I would say the Global African Business Association (GABA) because, since they approached us, I can see they are trying to connect to all of us to share our experiences, and eventually put us on a path where we can get all the information we need to develop our businesses. They did some listening sessions and a seminar. But it's still a way to go.

What has been the biggest challenge you’ve faced in starting, growing, or sustaining your business? 

The biggest challenge would be funding. The second one would be finding qualified workers, people willing to work because I understand we're lucky we are a family-run business. But if you want to expand, if you want to develop your business, you're going to need manpower. You're going to need people working, and, frankly, sometimes it's hard to find people who are dedicated or want to give whatever they have to give to make the business work. That's the main problem for any business is to find the resources you need, which is mostly finance because it's the nerve of a business.

If you met a new business owner in the community, what is the first resource you would recommend connecting them with to help them succeed within your city? Who would you connect them with outside of your city?

Besides the bank we're dealing with, I would say the SBA, the Small Business Administration. They help some small businesses, but you have to be qualified. You have to be qualified in order for for any institution to lend you money. For any business, they're going to need customers. For example, what I noticed is, during the summertime, we did a lot of festivals, and it really helped. It puts your name out there, people see you, people know what you're doing, and it's a constant reminder for people to support your business. Because if you don't do that, you might end up just depending on your advertisements or a few people who know your business. But you have to go toward the community. Whatever they’re organizing, whatever’s happening. Just try to participate, and it will help you quickly develop your business.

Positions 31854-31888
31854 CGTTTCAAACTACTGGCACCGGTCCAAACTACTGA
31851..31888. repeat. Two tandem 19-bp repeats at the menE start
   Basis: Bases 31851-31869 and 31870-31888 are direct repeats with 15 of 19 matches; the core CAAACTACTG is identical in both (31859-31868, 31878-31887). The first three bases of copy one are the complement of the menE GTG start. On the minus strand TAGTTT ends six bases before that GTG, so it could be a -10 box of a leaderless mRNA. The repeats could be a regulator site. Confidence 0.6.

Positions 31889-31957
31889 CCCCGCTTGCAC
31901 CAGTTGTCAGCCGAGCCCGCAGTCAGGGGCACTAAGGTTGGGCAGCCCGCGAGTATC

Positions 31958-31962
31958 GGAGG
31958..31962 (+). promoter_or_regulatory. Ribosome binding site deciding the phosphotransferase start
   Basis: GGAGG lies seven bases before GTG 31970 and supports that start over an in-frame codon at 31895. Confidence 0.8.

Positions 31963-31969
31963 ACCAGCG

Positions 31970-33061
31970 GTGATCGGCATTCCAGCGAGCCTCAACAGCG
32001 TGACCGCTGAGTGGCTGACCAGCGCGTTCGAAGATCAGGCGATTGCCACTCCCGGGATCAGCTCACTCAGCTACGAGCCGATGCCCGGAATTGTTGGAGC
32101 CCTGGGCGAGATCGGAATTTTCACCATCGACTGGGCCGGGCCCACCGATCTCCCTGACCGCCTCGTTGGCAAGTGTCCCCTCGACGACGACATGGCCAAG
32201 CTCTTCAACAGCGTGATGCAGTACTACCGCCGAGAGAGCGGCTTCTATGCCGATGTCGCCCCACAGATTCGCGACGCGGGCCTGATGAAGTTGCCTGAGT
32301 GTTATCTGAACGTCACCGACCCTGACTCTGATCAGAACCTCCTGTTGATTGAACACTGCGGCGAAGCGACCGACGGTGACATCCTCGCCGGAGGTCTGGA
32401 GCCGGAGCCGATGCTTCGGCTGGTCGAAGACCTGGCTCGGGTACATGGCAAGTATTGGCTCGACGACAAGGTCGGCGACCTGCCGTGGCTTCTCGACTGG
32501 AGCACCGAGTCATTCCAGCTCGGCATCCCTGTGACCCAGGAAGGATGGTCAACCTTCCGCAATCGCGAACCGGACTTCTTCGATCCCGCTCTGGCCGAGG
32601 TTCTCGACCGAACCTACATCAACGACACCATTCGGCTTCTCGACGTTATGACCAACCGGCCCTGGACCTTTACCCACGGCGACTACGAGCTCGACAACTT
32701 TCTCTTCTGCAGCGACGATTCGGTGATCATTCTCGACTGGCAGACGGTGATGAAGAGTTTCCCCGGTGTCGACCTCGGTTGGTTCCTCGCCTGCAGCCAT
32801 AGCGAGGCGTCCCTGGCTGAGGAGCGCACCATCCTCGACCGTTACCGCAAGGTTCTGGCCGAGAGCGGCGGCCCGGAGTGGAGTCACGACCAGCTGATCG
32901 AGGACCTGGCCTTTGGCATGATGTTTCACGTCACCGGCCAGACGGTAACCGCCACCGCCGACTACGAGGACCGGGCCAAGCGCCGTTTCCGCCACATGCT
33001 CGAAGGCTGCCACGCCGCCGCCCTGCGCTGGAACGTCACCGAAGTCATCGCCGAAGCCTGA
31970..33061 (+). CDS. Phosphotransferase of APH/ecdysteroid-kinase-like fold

What would you say is a shared issue, concern or challenge among the entrepreneurs and small businesses in your community?

You have to accommodate (your customers). The best example I can give is when we opened, we were doing some African and American and a little bit of Jamaican cuisine, but we noticed every time somebody entered (the restaurant), they were asking for something we could add to the menu. Every time they asked, we were like, okay, why don't we make a change? So, what I'm saying is be open because your business depends on the people coming into your restaurant, whatever you think they need, they're going to express it to you. And if they express to you whatever they need, take it into consideration, study it, see how you can accommodate them. So any business, be open-minded. Don't just be like this is what I'm going to do. That's it. You have to reinvent yourself. Because if you don't, you are limited. 
Enjoy this story? Sign up for free solutions-based reporting in your inbox each week.